Whether a translator works in his personal capacity or as a one-person corporation, his income situation can be expressed in the following formula: gross income = profit + salary + other business expenses. For translators who work as private individuals, profit and salary are often the same thing. The amount for the salary is determined by the following formula: salary = personal expenses + income tax.
To determine your ideal salary, first find out how much your personal expenses are (including an amount of money you'd like to have as extra money), and then add a markup percentage to cover income tax.
Personal expenses may include: rent (including utilities), groceries, entertainment, repaying of loans, savings and retirement plans, insurance, clothing, furnishings, school fees (if you have kids), and money that you'd like to have extra.
The calculation to add a markup percentage for income tax, is as follows: salary = ((personal expenses) / (100 - tax rate)). For example, if the income tax rate is 34%, and your personal expenses are $5000, then your total salary = $5000 / (100-34) = $7576.
See also ProZ.com's rates calculator.
Translators based in the countries with weaker economies should take care to avoid a common fallacy: underpricing based on the seemingly cheaper cost of living. The latter mostly reflects low standards of living there. Simplistic calculations would probably show that a US-based translator should earn 5 times as much as someone working in Russia or 20 times more than translators based in India. If calculated properly, the cost of living in "cheaper" countries often turns out to be higher than in more prosperous economies when taking into account the healthcare expenses, higher price of imported goods, etc. Finally, one should be aware of the prevailing existing rates in the emerging and mostly globalized translation market as well as in specific local markets.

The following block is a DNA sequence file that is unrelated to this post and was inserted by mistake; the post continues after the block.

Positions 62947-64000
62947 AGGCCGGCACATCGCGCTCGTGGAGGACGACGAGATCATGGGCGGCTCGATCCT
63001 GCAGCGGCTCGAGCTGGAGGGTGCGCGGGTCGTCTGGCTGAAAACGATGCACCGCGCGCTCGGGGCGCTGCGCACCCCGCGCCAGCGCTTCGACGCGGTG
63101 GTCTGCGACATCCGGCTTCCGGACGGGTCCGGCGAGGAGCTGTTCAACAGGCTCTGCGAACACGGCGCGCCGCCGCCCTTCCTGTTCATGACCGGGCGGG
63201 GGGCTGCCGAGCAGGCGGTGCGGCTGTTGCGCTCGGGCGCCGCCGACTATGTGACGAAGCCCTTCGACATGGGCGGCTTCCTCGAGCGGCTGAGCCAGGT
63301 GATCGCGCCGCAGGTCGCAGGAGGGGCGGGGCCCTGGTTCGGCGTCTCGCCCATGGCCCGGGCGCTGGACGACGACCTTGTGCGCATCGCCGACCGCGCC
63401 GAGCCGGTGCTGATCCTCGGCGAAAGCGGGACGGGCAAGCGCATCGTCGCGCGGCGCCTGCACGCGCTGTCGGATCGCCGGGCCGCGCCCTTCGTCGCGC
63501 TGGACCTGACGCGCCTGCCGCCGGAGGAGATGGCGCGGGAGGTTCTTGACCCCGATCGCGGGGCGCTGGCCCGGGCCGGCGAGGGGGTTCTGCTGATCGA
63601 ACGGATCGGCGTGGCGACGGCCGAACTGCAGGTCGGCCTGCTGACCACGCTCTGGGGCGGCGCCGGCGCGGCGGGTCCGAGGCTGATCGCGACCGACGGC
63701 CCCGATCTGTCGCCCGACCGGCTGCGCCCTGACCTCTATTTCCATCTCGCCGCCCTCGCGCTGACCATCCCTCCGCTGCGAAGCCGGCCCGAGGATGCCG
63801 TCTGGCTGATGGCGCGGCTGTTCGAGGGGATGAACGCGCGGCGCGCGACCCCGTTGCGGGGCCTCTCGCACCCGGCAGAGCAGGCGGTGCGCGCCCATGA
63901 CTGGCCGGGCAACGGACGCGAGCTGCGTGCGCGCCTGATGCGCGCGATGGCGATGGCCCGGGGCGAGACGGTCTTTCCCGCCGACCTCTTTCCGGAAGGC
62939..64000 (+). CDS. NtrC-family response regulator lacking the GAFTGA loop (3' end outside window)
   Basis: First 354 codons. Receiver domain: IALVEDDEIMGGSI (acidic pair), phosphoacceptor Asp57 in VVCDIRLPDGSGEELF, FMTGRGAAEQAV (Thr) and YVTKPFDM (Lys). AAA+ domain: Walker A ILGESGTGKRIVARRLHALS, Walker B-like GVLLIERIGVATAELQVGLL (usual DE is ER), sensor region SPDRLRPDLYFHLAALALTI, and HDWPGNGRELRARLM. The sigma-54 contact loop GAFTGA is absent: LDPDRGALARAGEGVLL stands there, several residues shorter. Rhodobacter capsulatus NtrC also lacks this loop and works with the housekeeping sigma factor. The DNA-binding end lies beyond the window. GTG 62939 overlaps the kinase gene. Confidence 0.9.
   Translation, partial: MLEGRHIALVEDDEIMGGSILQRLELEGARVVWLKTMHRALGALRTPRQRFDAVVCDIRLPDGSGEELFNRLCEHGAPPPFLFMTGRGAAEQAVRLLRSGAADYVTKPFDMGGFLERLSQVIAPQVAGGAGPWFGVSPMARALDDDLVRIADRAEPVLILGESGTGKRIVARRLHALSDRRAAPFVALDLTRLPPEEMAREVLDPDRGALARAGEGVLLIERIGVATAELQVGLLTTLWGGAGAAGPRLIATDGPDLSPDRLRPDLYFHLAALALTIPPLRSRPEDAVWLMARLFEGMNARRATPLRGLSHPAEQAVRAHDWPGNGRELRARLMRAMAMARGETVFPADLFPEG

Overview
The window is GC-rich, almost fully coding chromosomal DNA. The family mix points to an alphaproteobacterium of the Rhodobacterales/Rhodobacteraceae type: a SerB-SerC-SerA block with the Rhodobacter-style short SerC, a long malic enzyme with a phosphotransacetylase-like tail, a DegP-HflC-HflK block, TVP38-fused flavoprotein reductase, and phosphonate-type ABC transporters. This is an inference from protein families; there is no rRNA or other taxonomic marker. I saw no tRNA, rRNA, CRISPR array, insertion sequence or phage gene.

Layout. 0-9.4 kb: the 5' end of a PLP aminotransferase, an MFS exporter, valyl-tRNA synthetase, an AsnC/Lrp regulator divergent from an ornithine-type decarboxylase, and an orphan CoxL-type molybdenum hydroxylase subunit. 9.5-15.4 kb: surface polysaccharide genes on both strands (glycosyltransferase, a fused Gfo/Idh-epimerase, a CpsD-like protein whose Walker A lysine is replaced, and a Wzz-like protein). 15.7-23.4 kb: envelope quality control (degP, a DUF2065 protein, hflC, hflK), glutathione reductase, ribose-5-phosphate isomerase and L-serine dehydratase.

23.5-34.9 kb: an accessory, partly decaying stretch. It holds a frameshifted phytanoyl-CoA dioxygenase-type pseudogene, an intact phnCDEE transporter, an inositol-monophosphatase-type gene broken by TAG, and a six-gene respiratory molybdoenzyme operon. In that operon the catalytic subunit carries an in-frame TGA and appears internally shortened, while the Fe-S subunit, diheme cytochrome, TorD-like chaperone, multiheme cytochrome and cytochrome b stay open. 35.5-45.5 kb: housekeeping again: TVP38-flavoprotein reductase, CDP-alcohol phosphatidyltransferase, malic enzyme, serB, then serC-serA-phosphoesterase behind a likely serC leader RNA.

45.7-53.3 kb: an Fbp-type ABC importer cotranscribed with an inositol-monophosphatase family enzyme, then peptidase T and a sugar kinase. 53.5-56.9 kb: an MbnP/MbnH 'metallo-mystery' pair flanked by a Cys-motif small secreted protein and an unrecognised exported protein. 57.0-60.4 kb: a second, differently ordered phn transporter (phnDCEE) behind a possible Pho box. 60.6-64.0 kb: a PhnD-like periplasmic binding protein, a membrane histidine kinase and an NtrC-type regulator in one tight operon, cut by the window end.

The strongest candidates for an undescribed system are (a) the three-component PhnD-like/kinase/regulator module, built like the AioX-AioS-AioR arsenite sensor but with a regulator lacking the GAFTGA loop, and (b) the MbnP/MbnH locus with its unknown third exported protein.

How many units the translator can process
The word "process" is used instead of "produce", because "produce" usually means units in the target text, however, translators often base their calculations on the number of units in the source text. For the purpose of calculation, you need to decide what type of unit you want to use (word, character, line, page, etc.) and whether it is source or target. If you use more than one unit in your work, you need to pick one of them and convert the other units to match. This may sound a bit complicated, but it is really not that complex.
Once you set your unit, a basic calculation can go like this: